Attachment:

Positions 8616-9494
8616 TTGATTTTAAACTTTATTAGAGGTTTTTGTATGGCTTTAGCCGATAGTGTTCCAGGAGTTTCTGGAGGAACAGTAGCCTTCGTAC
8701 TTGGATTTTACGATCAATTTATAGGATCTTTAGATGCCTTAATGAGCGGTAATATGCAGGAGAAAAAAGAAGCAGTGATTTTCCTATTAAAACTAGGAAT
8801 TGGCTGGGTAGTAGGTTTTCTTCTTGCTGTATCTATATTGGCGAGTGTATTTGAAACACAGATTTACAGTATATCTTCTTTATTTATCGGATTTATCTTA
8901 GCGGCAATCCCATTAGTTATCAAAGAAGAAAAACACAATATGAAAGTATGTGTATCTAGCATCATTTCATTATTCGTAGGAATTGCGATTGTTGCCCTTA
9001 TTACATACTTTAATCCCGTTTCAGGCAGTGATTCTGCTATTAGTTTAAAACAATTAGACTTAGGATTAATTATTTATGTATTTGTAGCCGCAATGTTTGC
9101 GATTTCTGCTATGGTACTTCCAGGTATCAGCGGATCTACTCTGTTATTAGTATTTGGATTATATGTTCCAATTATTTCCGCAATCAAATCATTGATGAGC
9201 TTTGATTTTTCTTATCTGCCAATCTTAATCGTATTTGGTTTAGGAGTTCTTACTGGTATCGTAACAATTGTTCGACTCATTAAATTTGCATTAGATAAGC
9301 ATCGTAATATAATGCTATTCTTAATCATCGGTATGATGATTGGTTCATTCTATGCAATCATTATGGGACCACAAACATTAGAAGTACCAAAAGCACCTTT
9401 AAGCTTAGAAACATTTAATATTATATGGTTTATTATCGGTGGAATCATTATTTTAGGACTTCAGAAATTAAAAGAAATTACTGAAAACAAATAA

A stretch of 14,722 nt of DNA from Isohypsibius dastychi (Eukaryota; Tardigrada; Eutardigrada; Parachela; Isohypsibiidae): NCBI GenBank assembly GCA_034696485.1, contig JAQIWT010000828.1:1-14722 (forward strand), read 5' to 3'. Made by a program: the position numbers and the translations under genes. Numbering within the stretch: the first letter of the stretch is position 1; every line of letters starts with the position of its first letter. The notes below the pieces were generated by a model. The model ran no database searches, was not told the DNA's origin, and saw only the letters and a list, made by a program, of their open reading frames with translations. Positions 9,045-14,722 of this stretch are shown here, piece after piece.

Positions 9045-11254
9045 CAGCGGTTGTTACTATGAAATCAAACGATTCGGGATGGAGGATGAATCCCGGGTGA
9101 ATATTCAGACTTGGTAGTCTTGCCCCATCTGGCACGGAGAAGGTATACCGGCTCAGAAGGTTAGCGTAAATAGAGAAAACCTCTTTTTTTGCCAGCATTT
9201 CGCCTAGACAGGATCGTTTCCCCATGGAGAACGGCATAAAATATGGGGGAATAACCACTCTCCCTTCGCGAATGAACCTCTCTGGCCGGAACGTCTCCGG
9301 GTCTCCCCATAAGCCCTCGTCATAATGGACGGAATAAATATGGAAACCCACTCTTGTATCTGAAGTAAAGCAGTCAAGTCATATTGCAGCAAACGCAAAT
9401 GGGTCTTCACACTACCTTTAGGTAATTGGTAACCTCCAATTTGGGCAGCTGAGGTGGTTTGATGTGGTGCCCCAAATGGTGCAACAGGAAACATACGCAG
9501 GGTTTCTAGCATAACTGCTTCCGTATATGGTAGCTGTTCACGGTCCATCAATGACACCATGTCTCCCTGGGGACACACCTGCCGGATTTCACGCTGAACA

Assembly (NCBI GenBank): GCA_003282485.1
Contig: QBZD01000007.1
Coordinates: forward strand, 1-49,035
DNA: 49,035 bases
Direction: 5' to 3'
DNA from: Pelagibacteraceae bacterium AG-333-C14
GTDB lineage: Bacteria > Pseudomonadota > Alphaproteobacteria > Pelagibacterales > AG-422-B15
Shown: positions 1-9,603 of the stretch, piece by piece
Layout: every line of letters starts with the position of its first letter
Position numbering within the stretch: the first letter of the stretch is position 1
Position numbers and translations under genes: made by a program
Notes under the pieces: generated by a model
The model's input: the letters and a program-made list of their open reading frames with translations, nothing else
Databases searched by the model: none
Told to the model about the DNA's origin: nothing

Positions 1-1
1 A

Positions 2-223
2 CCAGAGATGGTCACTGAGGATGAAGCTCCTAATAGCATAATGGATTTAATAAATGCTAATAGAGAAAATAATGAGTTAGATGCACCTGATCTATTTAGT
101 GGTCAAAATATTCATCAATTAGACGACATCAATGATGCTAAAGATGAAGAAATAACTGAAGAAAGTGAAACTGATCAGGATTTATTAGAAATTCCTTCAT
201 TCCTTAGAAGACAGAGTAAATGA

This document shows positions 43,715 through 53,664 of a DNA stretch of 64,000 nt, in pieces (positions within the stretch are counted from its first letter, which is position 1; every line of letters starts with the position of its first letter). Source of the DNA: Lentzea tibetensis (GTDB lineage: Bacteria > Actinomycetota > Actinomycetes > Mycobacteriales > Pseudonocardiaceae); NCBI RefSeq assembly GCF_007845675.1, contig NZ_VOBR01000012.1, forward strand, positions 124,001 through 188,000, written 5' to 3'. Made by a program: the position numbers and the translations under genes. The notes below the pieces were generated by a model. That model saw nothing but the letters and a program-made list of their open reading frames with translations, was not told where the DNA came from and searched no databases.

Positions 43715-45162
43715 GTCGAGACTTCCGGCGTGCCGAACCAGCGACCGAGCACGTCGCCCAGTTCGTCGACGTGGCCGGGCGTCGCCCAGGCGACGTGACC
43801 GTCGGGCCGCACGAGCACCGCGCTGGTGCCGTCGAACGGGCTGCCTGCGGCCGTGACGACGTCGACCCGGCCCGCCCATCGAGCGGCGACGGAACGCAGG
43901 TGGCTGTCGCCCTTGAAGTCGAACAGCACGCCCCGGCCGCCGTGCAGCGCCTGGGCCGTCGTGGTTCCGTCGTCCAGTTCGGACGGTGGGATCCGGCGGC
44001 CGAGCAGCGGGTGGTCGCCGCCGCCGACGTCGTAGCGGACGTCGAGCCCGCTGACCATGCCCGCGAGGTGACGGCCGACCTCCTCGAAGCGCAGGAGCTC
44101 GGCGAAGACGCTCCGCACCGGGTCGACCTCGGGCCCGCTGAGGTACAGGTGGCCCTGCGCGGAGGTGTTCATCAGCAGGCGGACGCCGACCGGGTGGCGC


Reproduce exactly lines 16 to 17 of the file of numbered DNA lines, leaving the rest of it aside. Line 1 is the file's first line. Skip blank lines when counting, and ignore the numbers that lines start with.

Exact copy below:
9301 GTCTCCCCATAAGCCCTCGTCATAATGGACGGAATAAATATGGAAACCCACTCTTGTATCTGAAGTAAAGCAGTCAAGTCATATTGCAGCAAACGCAAAT
9401 GGGTCTTCACACTACCTTTAGGTAATTGGTAACCTCCAATTTGGGCAGCTGAGGTGGTTTGATGTGGTGCCCCAAATGGTGCAACAGGAAACATACGCAG